“I’d seen it. Everybody had seen it. It was a rich cream colour, bright with nickel, swollen here and there in its monstrous length with triumphant hat- boxes and supper-boxes and tool- boxes, and terraced with a labyrinth of wind- shields that mirrored a dozen suns. Sitting down behind many layers of glass in a sort of green leather conservatory, we started to town” (Fitzgerald 63)

This hierarchy of the classes limits the growth one can make in their life time, completely destroying the American Dream as rich people in this time often did not allow this to happen as they enjoyed having power over people. The differences between the classes is portrayed perfectly by Fitzgerald through the contrast between West Egg, East Egg and The valley of ashes. Compare and Contrast
Old vs. New Gatsby’s desire for this life fuels his ambition, so much that he is willing to perform criminal acts to achieve his goal. This is contradictory of American dream as Gatsby does not acquire his fortune through hard work but rather through criminal exploits. This is evidence that the American dream has since been fouled by corruption. During Nick`s first encounter with Meyer Wolfsheim, Gatsby introduces Wolfsheim as “the man who rigged the World Series”.

"Meyer Wolfsheim? No, he's a gambler." Gatsby hesitated, then added coolly: "He's the man who fixed the World's Series back in 1919."

"Fixed the World's Series?" I repeated. […]

“How did he do that to do that?” I asked after a minute.

"He saw the opportunity." (Fitzgerald 71)

This shows that America has become polluted with crime and that one cannot succeed strictly though hard work anymore. In this case the World Series represents America as a whole, as baseball at the time is seen as strictly America’s game. The fact that something so pure and patriotic could be corrupted is proof that America and any ideals that were once present have been tainted with crime. However crime is not the only thing that plagues the American dream in the novel. The American Dream involves hard work and dedication. These two things seem to be non-existent in the novel. Characters such as Tom, Daisy, Jordan and Nick that come from money are portrayed as lazy. Gatsby and Meyer Wolfshiem, have put in some work and are motivated, but still do not put the effort forth to acquire their wealth legally. Instead, opting for the easy way out. The people in the novel that do make an honest living such as George Wilson for example, live in the poverty stricken valley of Ashes. From this one can conclude that hard work alone is no longer enough to fulfill ones dreams and that one must have other advantages in life in order to succeed.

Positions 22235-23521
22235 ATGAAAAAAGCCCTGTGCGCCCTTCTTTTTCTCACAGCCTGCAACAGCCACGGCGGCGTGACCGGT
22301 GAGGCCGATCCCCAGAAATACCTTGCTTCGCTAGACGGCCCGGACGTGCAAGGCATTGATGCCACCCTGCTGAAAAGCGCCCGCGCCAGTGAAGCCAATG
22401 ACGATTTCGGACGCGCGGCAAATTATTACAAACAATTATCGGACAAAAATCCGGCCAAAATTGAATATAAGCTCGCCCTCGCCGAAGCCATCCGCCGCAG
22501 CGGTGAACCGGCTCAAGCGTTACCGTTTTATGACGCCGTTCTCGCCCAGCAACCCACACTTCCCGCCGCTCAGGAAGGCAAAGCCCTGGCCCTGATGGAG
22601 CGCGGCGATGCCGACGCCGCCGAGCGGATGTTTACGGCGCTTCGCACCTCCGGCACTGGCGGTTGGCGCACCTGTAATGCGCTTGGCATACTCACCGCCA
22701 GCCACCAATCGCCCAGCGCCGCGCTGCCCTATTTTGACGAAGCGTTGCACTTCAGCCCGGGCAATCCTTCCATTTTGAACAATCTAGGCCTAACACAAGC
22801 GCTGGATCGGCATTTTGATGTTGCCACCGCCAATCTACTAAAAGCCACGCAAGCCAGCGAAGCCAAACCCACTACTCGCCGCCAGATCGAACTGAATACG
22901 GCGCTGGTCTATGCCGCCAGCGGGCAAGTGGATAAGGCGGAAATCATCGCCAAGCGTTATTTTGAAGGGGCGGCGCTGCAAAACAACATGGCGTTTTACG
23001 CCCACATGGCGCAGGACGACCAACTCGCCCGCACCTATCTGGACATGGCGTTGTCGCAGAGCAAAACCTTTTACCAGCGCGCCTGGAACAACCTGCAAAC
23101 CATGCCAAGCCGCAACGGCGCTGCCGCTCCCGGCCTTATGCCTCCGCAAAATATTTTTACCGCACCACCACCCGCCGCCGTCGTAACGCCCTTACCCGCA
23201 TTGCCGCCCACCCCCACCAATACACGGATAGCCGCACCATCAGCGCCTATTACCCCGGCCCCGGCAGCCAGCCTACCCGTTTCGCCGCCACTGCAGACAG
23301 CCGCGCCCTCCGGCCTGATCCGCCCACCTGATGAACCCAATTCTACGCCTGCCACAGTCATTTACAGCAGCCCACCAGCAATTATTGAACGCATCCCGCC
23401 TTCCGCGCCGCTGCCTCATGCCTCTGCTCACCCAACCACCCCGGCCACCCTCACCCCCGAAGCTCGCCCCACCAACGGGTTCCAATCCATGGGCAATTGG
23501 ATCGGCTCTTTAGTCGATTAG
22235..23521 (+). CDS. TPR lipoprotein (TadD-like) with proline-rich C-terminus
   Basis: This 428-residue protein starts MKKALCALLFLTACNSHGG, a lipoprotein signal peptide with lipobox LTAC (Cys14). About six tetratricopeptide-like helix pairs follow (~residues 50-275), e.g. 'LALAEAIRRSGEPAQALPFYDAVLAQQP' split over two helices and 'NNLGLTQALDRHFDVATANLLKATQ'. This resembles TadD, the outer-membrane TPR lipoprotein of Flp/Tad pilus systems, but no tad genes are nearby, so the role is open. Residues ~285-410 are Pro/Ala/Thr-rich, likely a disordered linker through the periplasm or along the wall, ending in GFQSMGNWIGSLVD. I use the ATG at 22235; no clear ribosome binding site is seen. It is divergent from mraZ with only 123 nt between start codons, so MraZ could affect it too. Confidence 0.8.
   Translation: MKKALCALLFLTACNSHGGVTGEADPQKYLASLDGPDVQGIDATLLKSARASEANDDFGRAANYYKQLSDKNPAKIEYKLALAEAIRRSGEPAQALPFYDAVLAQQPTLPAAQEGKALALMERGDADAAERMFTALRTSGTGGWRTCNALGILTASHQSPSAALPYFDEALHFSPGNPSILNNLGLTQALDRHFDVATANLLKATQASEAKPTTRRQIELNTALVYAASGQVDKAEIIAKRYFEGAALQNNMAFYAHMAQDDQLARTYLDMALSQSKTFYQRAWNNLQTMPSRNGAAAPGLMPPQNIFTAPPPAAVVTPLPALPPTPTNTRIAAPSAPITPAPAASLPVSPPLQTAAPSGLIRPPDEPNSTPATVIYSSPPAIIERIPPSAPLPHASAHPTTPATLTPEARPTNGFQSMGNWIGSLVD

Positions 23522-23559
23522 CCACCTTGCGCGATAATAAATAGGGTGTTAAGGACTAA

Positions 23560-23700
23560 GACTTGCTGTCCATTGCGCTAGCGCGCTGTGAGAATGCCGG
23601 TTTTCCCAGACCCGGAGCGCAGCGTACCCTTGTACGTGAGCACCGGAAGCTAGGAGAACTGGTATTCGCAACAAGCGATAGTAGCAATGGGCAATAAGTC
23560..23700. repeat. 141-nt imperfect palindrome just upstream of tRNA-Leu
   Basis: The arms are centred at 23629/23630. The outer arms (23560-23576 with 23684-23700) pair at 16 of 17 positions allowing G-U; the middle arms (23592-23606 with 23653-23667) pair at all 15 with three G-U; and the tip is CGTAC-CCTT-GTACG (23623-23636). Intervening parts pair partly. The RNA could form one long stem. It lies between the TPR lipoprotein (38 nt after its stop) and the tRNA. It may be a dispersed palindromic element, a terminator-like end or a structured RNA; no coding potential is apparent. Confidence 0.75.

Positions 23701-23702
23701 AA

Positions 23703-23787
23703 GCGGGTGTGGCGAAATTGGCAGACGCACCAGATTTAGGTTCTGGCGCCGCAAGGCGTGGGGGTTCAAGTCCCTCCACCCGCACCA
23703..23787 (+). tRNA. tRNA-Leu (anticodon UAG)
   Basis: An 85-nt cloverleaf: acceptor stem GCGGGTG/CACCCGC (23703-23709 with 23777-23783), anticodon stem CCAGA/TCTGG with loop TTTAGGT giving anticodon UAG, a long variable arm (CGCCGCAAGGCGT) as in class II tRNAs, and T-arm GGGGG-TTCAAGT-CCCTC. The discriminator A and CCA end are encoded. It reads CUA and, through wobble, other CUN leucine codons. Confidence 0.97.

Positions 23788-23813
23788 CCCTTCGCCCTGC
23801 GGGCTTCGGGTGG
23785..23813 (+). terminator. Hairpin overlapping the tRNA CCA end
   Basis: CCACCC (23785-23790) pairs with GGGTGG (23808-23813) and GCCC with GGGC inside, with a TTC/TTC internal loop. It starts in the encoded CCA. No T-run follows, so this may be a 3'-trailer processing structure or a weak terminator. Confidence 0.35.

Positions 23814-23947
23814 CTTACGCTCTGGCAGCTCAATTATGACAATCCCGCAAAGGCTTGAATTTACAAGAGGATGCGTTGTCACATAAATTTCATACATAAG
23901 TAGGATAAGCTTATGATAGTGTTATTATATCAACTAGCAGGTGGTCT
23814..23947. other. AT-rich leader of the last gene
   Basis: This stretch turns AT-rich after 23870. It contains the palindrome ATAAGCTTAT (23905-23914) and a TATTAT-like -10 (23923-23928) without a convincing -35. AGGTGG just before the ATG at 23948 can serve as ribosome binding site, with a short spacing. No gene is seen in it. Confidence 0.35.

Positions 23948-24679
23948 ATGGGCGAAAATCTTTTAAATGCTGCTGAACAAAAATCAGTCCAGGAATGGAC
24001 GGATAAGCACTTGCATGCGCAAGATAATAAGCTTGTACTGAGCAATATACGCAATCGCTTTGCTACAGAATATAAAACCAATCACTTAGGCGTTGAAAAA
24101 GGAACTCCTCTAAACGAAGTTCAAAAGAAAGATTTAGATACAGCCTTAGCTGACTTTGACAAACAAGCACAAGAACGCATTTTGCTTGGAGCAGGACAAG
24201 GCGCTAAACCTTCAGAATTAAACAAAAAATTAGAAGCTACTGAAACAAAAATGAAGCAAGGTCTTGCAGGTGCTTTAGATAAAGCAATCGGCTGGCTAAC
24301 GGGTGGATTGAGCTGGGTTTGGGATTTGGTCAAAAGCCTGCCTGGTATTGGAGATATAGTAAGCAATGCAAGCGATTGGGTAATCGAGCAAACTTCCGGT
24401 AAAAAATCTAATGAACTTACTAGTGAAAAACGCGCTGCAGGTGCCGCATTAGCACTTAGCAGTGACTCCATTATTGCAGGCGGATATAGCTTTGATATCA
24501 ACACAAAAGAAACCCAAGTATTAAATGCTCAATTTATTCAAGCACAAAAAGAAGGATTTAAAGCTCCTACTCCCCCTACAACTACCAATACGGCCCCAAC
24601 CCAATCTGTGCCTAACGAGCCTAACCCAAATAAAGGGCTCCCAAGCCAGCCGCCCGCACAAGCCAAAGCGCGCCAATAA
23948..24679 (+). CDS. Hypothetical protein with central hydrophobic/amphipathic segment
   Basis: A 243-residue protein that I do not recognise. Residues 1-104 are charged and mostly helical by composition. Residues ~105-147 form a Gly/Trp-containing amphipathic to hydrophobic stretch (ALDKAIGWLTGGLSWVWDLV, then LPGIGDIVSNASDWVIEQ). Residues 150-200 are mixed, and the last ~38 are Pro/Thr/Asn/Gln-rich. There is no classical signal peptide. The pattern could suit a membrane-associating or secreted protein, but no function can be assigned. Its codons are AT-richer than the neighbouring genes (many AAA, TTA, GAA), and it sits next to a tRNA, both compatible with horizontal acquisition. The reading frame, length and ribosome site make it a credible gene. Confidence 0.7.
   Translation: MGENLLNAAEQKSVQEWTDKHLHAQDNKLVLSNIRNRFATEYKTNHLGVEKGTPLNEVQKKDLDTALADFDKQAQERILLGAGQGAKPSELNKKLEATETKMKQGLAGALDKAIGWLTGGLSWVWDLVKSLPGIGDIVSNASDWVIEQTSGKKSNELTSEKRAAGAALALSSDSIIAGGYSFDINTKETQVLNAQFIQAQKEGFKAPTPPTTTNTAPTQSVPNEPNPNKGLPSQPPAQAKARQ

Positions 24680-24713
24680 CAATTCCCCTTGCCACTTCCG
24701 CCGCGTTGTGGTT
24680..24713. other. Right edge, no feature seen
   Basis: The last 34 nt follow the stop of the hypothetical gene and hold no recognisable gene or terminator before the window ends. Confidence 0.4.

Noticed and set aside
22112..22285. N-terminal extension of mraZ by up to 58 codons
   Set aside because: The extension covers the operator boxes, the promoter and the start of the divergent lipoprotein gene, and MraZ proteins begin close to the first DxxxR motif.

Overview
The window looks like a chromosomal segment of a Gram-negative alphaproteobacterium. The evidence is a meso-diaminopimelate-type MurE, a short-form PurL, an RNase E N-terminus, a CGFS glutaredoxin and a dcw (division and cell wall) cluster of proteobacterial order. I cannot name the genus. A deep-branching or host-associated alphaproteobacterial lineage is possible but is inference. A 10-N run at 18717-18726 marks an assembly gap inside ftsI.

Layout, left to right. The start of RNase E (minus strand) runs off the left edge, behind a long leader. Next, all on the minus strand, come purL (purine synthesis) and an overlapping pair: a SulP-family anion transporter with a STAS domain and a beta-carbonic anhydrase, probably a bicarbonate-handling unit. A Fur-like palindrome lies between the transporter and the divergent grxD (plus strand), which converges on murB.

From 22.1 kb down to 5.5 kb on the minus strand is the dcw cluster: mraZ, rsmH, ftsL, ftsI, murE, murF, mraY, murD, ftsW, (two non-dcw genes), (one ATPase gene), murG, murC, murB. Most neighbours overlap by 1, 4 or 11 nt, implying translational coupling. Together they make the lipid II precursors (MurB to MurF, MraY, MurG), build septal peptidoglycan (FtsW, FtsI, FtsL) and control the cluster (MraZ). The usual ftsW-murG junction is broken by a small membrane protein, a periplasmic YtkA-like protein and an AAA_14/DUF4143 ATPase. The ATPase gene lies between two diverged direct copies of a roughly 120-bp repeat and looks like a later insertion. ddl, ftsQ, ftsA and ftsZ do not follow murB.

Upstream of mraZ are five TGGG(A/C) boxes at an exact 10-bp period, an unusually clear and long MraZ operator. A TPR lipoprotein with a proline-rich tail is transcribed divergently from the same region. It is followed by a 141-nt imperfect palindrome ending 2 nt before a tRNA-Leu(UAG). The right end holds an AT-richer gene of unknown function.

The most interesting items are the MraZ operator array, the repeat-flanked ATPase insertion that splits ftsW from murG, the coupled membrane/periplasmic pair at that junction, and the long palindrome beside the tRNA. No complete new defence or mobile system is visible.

“There was music from my neighbor's house through the summer nights. In his blue gardens men and girls came and went like moths among the whisperings and the champagne and the stars. At high tide in the afternoon I watched his guests diving from the tower of his raft, or taking the sun on the hot sand of his beach while his motor-boats slid the waters of the Sound, drawing aquaplanes over cataracts of foam. On week-ends his Rolls-Royce became an omnibus, bearing parties to and from the city between nine in the morning and long past midnight, while his station wagon scampered like a brisk yellow bug to meet all trains.” (Fitzgerald 41)